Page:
Paint Makers Say Demand Remains Strong But Crude Is A Concern
Paint makers expect demand to increase in the ongoing financial year despite higher crude prices.
The paint industry uses crude oil derivatives such as monomers and titanium dioxide as raw materials, which account for more than 50 percent of a company’s total expense. Oil has rallied to levels last seen in 2014, close to $80 a barrel, as supply disruptions from Iran to Venezuela continued to fracture the global market.
Asian Paints Ltd., the country’s largest paint maker, in its annual report said the demand outlook is positive for the industry but concerns about raw material costs remain if crude oil prices continue to soar. “Raw material prices in the paint industry have moved up over the last three quarters, leading to a series of price hikes in the sector,” it said. “Any potential adverse market conditions can further affect the industry.”
Berger Paints in its annual report said demand picked up in the second half of the previous financial year as the impact of demonetisation settled down and the industry adjusted to a new indirect tax regime. A near normal monsoon for the third consecutive year, higher minimum support prices for crops and the central government’s push towards rural infrastructure are expected to boost rural consumption. The cut in goods and services tax rate on paints from 28 percent to 18 percent is likely to improve demand, it said.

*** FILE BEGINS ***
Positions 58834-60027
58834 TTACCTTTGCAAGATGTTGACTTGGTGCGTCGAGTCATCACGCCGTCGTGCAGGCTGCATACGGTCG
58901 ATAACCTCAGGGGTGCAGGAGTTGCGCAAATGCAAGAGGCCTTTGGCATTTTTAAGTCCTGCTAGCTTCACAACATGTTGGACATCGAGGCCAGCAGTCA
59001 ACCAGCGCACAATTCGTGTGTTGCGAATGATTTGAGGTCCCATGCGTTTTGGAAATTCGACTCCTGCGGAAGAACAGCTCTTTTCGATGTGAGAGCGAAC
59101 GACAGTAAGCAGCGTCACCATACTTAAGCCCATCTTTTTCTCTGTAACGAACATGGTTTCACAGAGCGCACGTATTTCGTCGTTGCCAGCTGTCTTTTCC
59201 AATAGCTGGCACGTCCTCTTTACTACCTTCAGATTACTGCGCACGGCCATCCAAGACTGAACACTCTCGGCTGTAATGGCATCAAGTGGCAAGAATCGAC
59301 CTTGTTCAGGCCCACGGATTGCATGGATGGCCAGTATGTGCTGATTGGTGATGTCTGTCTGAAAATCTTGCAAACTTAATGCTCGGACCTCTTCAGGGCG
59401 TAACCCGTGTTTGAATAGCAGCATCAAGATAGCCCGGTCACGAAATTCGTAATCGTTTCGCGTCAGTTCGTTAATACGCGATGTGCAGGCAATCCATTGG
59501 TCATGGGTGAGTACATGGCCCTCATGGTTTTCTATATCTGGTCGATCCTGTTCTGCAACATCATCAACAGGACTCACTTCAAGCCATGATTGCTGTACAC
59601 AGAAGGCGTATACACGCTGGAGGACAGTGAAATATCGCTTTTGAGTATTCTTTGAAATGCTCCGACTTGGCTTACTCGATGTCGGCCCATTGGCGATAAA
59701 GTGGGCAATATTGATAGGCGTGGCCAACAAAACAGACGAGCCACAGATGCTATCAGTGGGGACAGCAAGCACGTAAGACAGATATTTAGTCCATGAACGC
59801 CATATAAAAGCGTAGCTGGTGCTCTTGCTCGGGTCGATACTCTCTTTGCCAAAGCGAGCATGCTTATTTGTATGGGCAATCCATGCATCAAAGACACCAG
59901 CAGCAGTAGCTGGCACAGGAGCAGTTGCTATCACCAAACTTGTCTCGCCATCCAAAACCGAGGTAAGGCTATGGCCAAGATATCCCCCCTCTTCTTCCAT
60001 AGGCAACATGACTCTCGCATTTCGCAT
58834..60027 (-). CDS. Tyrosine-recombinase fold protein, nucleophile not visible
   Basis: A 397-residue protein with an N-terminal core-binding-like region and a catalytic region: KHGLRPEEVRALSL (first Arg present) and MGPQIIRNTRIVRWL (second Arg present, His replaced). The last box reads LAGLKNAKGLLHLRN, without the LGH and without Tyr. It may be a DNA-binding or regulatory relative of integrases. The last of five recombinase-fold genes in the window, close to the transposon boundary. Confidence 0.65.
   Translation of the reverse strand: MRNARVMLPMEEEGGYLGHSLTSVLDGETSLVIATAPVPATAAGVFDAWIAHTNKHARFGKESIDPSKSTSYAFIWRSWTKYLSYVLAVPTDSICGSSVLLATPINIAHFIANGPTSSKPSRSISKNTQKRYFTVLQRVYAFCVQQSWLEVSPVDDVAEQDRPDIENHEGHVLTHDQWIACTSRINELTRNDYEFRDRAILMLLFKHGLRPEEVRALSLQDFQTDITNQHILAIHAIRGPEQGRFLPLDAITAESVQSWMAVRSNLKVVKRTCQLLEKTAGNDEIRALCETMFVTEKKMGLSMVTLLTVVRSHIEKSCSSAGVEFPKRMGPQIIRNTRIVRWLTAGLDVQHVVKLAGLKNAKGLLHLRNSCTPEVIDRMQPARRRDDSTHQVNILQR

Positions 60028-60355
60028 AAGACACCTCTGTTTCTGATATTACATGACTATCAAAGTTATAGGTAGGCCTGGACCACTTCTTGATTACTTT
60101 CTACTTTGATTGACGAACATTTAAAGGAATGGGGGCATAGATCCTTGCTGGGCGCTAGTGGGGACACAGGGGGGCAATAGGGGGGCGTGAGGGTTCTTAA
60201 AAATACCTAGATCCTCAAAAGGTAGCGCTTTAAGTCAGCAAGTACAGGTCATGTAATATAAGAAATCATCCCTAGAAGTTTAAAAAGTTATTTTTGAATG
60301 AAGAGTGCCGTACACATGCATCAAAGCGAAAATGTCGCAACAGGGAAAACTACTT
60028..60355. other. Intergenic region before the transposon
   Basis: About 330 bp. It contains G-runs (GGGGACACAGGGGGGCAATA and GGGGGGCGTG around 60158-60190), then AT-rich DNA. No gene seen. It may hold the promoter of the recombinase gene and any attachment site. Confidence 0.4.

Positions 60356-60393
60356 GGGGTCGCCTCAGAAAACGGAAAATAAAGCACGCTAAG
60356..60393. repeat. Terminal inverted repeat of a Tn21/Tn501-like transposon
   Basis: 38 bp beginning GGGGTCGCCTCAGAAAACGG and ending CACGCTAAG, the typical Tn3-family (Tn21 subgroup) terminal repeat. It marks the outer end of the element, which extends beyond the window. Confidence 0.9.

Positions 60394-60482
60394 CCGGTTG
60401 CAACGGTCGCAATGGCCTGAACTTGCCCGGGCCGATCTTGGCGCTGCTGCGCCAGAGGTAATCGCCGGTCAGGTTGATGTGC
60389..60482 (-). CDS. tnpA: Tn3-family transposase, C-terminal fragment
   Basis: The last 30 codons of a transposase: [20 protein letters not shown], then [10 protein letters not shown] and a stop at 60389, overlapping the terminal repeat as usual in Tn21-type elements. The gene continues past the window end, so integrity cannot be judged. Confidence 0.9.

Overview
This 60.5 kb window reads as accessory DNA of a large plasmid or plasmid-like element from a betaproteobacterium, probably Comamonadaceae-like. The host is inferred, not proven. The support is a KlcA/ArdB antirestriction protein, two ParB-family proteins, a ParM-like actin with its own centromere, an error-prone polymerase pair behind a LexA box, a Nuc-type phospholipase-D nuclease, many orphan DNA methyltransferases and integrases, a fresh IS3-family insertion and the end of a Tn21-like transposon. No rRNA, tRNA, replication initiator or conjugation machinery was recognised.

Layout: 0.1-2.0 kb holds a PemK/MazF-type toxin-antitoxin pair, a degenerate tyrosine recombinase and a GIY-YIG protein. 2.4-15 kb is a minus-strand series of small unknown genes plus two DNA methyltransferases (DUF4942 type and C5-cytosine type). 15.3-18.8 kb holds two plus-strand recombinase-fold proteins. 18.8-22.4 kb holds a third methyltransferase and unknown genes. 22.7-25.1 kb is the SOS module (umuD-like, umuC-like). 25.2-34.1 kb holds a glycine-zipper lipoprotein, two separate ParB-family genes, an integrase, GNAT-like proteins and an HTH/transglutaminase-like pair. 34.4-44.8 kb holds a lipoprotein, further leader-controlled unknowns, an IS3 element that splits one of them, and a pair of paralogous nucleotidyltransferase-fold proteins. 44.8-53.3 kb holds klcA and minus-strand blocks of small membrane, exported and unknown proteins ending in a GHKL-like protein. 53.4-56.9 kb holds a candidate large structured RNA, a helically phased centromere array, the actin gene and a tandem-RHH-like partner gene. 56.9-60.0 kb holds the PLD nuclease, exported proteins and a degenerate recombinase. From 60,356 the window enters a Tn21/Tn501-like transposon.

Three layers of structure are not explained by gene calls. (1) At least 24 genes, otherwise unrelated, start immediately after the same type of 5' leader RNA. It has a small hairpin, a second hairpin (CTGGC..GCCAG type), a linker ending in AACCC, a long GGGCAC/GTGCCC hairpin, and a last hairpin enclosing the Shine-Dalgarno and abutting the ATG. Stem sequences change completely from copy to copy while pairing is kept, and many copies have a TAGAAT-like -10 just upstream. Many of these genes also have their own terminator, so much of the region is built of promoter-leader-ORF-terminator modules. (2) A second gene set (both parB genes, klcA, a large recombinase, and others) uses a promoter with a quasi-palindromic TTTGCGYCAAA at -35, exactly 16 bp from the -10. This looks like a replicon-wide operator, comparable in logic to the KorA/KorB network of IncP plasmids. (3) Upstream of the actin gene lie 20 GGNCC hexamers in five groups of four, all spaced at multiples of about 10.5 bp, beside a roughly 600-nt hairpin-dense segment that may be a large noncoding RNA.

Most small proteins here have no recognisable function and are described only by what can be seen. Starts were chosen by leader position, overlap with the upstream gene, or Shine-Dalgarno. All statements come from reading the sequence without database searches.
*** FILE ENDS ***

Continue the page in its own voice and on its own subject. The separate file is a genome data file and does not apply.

But costlier raw materials is likely to put pressure on the gross margins, which represents the percent of total sales revenue that a paint maker retains after incurring the direct costs associated with producing the goods and services it sells.
This, coupled with a weak Indian rupee, can result in gross margins moderating by 110-200 basis points for paint makers, according to Avi Mehta, research analyst at IIFL.
The rupee is the worst-performing Asian currency, depreciating more than 12 percent year-to-date against the U.S. dollar.
Companies such as AkzoNobel N.V. and Kansai Nerolac Paints Ltd. are likely to be more affected due to a higher share of industrial paints business, wherein price hikes require contract renegotiation and typically happens with a lag.
Yet, AkzoNobel and Kansai Nerolac Paints agreed that the government’s move to hike minimum support prices, health care plans and a normal monsoon boosted the rural economy. This will increase the income of rural consumers.
But a higher crude, according to Kansai Nerolac Paints’ statement, is putting pressure on raw material prices, which will impact the bottom line. Inflation, it said, is expected to be higher.